Neoproterozoic glacial deposits of the Kimberly Region and northwestern Northern Territory, Australia
Corkeron, Maree L. (2011) Neoproterozoic glacial deposits of the Kimberly Region and northwestern Northern Territory, Australia. In Arnaud, E., Halverson, G., & Shields-Zhou, G. (Eds.) Geological Society Memoir 36 The Glacial Record of Neoproterozoic Glaciation. The Geological Society, pp. 659-672.
Neoproterozoic glacigenic formations are preserved in the Kimberley region and northwestern Northern Territory of northern Australia. They are distributed in the west Kimberley adjacent to the northern margins of the King Leopold Orogen, the Mt Ramsay area at the junction of the King Leopold and Halls Creek Orogens, and the east Kimberley, adjacent to the eastern margin of the Halls Creek Orogen. Small outlier glacigenic deposits are preserved in the Litchfield Province, Northern Territory (Uniya Formation) and Georgina Basin, western Queensland (Little Burke Formation).
Glacigenic strata comprise diamictite, conglomerate, sandstone and pebbly mudstone and characterize the Walsh, Landrigan and Fargoo/Moonlight Valley formations. Thin units of laminated dolomite sit conformably at the top of the Walsh, Landrigan and Moonlight Valley formations. Glacigenic units are also interbedded with the carbonate platform deposits of the Egan Formation and Boonall Dolomite. δ13C data are available for all carbonate units. There is no direct chronological constraint on these successions. Dispute over regional correlation of the Neoproterozoic succession has been largely resolved through biostratigraphic, chemostratigraphic and lithostratigraphic analysis. However, palaeomagnetic results from the Walsh Formation are inconsistent with sedimentologically based correlations. Two stratigraphically defined glaciations are preserved in northwestern Australia: the ‘Landrigan Glaciation’, characterized by southwest-directed continental ice-sheet movement and correlated with late Cryogenian glaciation elsewhere in Australia and the world; and, the ‘Egan Glaciation’, a more localized glaciation of the Ediacaran Period. Future research focus should include chronology, palaeomagnetic constraint and tectonostratigraphic controls on deposition.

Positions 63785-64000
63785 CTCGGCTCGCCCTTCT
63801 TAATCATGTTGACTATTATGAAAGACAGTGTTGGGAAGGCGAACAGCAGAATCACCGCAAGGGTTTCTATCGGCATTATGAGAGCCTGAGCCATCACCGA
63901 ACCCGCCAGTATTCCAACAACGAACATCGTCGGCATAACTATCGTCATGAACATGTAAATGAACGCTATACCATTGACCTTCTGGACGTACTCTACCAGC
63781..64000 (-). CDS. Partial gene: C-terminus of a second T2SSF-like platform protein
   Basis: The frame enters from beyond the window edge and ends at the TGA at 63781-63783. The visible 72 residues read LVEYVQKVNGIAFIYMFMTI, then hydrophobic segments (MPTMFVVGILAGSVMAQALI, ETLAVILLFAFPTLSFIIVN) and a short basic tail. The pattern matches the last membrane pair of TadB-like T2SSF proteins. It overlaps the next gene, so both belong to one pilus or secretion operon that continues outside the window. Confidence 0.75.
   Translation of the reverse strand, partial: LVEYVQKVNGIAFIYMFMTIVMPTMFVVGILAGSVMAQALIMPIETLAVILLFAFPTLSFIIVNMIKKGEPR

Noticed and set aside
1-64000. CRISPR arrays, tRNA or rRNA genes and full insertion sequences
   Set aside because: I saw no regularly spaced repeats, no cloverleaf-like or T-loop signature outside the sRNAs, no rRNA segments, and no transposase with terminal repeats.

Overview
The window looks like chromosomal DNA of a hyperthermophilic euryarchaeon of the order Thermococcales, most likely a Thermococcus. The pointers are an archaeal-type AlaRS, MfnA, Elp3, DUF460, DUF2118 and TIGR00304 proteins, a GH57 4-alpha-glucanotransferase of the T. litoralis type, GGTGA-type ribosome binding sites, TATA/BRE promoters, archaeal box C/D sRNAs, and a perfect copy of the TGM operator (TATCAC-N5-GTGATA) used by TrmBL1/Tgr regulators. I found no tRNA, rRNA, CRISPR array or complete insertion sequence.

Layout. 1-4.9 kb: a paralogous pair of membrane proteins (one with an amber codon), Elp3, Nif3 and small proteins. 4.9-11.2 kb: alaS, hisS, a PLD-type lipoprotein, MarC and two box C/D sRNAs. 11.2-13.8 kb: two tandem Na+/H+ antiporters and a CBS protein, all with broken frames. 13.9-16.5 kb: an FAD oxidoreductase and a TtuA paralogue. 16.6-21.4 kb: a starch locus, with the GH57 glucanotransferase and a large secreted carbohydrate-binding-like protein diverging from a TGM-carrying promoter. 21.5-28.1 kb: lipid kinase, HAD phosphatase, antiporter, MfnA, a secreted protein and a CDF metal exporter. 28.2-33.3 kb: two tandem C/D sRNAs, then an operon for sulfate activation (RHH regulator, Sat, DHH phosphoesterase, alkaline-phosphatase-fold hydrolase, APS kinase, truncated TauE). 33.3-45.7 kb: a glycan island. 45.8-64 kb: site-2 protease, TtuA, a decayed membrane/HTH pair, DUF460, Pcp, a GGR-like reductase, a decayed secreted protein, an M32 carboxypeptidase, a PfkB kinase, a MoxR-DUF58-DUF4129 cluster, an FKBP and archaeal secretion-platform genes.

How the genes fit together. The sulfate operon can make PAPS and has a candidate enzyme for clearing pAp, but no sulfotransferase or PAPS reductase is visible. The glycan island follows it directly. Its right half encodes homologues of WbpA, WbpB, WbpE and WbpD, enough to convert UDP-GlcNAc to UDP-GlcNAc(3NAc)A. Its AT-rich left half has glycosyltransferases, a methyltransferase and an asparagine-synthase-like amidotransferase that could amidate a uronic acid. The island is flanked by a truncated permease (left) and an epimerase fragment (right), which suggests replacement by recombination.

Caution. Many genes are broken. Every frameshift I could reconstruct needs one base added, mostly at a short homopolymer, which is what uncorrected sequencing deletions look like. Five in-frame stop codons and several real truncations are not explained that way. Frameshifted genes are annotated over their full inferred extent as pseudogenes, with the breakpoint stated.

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|Item Type:||Book Chapter|
|Keywords:||Neoproterozoic, Snowball Earth, Kimberley, glaciation, cap carbonate|
|Subjects:||Australian and New Zealand Standard Research Classification > EARTH SCIENCES (040000)|
|Divisions:||Current > Schools > School of Earth, Environmental & Biological Sciences|
Current > QUT Faculties and Divisions > Science & Engineering Faculty
|Deposited On:||29 Mar 2012 08:41|
|Last Modified:||29 Mar 2012 08:41|
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